Imported Print! Introduced by Mark Sandberg. Live music by The Town Quartet. Bruce Loeb on piano. Set during the Napoleonic Wars, this adaptation of Ibsen's nationalistic poem is distinguished by stunning land- and seascape photography. With the directors Hollywood epic The Wind, wherein naïve Virginia belle Lillian Gish relocates to windswept Texas. (136 mins)
Presented in conjunction with our series: On Location in Silent Cinema
In recent years, studio sets have given way to green screens and new forms of digital manipulation have transformed iconic landmarks. But when, and how, did location emerge as a lure for audiences, as either a guarantee of realism or a site of artifice and fantasy? The films in this series, shown in conjunction with the Second International Berkeley Conference on Silent Cinema, address the establishment of location as a cinematic concept by considering the various ways that it functions in silent cinema. In Les Halles centrales (1927) and Études sur Paris (1928), Paris is represented in a style that is both documentary and poetic. Two films by Victor Sjöström, Terje Vigen (1917) and The Wind (1928), show a continuity of location practices across cultures and studio systems. Between the crushing poverty and social alienation of Love and Duty (1931) and the experimental and fantastic prison of The Ghost that Does Not Return (1929), we begin to trace the social and political implications of film location. Finally, monumental locations underscore the equally insurmountable internal conflicts of the films good bad man in The Bargain (1914).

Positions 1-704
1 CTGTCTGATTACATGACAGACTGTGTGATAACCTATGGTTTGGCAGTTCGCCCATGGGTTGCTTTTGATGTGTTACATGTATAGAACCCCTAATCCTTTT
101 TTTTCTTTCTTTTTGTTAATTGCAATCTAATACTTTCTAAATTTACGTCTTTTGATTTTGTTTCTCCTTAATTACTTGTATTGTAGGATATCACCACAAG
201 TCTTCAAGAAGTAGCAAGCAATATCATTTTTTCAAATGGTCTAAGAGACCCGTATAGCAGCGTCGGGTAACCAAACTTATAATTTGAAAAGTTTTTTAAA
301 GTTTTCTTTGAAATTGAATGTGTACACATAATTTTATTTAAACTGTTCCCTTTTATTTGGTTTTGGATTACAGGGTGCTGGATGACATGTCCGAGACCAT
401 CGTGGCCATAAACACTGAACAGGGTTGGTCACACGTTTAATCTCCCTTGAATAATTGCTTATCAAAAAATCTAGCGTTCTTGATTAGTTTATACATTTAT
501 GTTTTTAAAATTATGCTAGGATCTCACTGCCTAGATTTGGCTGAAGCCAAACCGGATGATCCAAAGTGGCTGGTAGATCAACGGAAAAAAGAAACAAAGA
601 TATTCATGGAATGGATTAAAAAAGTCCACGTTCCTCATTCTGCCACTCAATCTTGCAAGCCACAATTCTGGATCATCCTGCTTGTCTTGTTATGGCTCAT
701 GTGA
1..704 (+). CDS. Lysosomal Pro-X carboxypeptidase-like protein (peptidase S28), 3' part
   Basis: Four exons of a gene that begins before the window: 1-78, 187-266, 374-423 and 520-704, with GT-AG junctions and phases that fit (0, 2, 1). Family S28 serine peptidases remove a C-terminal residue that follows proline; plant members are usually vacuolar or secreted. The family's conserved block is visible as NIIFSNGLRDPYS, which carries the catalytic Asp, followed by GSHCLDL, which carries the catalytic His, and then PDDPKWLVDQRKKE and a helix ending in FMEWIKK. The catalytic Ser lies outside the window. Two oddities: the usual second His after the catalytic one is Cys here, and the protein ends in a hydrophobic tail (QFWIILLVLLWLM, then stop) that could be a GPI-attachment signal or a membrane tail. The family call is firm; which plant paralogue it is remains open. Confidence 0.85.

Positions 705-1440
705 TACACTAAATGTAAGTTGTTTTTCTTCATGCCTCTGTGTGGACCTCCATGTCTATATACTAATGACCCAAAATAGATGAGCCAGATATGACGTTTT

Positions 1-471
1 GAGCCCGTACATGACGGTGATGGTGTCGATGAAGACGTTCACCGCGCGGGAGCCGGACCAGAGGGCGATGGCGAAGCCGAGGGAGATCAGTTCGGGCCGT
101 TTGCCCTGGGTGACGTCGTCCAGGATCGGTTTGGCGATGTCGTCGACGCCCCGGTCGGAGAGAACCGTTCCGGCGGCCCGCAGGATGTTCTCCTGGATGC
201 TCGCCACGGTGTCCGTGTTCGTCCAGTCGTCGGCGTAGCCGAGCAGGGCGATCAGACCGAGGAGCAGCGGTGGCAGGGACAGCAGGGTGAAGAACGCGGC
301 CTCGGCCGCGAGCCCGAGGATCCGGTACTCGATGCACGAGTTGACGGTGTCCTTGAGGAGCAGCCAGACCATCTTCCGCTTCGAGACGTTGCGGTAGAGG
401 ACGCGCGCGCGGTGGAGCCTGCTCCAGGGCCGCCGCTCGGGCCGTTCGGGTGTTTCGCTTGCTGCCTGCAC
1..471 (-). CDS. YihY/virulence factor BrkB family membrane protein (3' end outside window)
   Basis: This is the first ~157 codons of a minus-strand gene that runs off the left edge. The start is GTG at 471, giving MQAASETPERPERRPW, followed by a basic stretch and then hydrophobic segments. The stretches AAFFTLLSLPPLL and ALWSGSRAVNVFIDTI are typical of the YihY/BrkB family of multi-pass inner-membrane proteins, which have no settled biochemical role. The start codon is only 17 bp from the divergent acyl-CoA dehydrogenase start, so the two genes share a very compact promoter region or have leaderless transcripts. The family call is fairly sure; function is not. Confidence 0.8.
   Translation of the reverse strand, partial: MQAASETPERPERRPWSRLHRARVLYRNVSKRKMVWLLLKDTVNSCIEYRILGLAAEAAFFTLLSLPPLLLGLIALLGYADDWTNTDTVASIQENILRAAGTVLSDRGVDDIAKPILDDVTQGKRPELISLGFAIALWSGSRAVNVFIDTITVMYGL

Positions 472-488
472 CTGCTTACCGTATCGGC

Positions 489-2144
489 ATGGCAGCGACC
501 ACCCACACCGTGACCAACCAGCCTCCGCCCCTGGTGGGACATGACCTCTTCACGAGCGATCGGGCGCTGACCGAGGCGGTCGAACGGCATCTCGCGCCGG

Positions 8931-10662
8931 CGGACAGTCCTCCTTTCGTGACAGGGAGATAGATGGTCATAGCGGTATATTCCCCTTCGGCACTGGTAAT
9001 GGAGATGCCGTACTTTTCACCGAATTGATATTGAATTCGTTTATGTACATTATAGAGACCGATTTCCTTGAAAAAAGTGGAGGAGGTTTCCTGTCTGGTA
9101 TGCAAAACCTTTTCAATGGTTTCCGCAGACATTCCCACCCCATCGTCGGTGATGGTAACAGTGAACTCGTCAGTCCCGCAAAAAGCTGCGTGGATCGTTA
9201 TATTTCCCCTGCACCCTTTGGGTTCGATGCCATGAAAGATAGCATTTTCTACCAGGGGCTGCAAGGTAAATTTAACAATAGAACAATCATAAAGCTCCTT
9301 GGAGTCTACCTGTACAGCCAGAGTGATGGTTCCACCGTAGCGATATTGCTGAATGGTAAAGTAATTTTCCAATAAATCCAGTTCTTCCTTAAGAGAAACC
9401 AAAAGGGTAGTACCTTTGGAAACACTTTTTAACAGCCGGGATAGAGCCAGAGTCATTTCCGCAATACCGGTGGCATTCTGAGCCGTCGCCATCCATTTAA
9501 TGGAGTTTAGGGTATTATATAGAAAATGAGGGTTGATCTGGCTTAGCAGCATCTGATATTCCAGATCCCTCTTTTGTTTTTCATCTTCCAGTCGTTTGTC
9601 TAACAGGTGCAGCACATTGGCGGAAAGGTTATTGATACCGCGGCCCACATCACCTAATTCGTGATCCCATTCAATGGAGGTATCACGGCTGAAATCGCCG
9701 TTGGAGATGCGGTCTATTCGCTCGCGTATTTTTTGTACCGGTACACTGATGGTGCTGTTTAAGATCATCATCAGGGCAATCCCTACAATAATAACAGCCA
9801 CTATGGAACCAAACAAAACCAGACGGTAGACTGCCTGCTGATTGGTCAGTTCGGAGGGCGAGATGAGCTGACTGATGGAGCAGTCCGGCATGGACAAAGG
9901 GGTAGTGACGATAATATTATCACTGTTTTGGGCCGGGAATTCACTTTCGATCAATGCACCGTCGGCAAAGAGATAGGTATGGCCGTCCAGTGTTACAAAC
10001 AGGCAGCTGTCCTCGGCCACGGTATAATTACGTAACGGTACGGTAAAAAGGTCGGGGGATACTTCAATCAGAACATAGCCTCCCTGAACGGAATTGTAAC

$9.50 Adults, $5.50 BAM/PFA members, UC Berkeley Students, $6.50 UC Berkeley faculty, non UCB students, seniors, youth, and disabled